RALEIGH — State Rep. Ty Harrell submitted his resignation Sunday, 11 days after the speaker of the House ordered an investigation into Harrell's campaign expenditures.
Harrell, a Raleigh Democrat in his second term, said he needs to focus attention on answering questions about his campaign finances and on his young sons, as he and his wife are in the midst of divorce proceedings.
"The people of District 41, and all citizens of North Carolina, deserve representatives who can make clearly-focused decisions on their behalf," Harrell wrote in a two-page letter to House Speaker Joe Hackney. "With the recent turbulence in my personal life and continued speculation about my campaign expenditures, I do not feel that I can provide the high standard of representation that my constituents expect and deserve."
Harrell represented one of the few competitive districts in the state after knocking off incumbent Republican Russell Capps in 2006. Wake County Democratic Party leaders will select a replacement to fill the rest of Harrell's term, which ends at the end of 2010. The party of a legislator who leaves midterm picks the new lawmaker.
"Ty is to be commended for putting his children first as he works through the problems at hand," Hackney said in a statement. "Stepping down now shows great respect for our House of Representatives and the people of his district."
Hackney asked the Legislative Ethics Committee to investigate Harrell's finances on Sept. 9, after the State Board of Elections began an audit of his campaign expenses.
Harrell's campaign expense report for January through June listed 165 expenses, unusual for a year with no election. All but 17 were from restaurants at a time when Harrell had no source of income other than his nearly $14,000 legislative salary. In an earlier report, he listed paying $235 to a pricey children's clothing store and $191 to Sharon Luggage, with both identified as a "committee meeting."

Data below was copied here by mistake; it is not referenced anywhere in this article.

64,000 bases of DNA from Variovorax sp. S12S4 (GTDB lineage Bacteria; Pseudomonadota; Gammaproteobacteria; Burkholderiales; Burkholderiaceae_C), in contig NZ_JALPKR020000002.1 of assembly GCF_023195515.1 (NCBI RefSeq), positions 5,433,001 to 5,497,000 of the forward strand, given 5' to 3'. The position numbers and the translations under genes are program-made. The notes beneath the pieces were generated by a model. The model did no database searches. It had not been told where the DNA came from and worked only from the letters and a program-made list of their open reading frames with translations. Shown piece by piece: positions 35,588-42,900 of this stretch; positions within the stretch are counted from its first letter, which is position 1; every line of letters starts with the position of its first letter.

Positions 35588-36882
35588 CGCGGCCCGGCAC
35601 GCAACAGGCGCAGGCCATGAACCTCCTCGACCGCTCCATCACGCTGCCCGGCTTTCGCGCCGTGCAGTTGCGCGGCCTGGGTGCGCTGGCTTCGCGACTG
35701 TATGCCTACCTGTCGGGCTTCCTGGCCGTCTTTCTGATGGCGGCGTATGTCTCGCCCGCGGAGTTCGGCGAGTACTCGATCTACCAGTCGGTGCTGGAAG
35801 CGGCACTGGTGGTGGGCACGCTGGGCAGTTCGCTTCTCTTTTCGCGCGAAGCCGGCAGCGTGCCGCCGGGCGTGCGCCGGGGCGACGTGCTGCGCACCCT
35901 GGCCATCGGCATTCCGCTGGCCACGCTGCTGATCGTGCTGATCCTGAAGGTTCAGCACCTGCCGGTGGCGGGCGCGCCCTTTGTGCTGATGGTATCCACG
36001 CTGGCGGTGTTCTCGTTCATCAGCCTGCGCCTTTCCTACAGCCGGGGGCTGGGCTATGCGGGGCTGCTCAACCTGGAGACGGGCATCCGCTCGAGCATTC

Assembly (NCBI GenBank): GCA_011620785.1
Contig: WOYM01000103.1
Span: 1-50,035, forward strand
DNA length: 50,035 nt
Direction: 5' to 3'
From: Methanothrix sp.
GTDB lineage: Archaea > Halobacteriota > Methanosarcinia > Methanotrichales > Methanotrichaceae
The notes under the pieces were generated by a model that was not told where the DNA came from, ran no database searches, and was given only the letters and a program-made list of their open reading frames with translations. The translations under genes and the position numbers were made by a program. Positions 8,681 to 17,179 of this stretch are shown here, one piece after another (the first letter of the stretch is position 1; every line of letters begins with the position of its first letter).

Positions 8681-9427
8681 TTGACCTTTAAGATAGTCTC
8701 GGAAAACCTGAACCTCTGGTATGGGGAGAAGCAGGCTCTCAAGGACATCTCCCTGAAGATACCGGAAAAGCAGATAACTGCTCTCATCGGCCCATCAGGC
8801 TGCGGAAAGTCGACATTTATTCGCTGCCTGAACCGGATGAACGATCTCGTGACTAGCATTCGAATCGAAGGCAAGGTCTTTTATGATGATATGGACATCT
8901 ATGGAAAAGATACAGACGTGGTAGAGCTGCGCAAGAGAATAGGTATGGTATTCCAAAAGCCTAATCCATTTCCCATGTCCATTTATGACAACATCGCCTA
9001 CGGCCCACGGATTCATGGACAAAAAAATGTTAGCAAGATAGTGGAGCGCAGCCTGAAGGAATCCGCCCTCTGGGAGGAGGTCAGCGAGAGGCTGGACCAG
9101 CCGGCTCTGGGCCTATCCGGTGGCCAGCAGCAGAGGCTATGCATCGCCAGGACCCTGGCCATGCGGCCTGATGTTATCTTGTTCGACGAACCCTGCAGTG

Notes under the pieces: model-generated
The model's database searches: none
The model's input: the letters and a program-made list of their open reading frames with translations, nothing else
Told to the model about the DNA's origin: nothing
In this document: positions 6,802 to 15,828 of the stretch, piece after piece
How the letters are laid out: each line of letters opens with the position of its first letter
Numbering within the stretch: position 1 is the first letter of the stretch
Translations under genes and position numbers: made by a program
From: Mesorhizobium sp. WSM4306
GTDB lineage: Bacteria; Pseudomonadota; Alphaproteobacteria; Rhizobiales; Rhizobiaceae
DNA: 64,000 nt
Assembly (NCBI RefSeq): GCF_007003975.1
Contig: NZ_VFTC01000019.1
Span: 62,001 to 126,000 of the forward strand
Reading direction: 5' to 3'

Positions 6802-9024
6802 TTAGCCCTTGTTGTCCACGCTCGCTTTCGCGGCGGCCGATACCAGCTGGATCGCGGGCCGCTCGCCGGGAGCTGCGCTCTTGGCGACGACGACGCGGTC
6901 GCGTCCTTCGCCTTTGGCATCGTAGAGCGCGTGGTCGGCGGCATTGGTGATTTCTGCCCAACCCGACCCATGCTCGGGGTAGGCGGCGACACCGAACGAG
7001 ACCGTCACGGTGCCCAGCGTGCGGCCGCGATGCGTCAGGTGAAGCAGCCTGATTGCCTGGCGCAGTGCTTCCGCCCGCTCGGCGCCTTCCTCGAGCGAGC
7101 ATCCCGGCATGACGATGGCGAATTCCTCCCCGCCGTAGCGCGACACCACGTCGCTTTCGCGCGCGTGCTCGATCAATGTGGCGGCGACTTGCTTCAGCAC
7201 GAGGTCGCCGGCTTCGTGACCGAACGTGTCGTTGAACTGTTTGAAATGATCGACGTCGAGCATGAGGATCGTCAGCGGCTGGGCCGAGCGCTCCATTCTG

The descriptions of expenses often were listed as "donor recruitment," "strategy meeting" or other explanations that the elections board found vague and insufficient.
The elections board's staff has since asked for more than 200 pieces of additional information on Harrell's filings.
Harrell has been living outside his district for more than a month at a friend's house. His wife, Melanie Dupon, filed for divorce in July, alleging an extramarital affair.
In his letter to Hackney, Harrell thanked him, other lawmakers and voters.
"My parents always told me, and I believe, that public service is an honorable calling," Harrell wrote. "I answered that call by serving in the General Assembly as an agent for positive change. But holding public office can put significant strains on a young family and I am living proof of that."
Hackney declined to discuss whether he encouraged Harrell to resign.
"There were conversations," he said, "but I'll leave those between Ty and myself."
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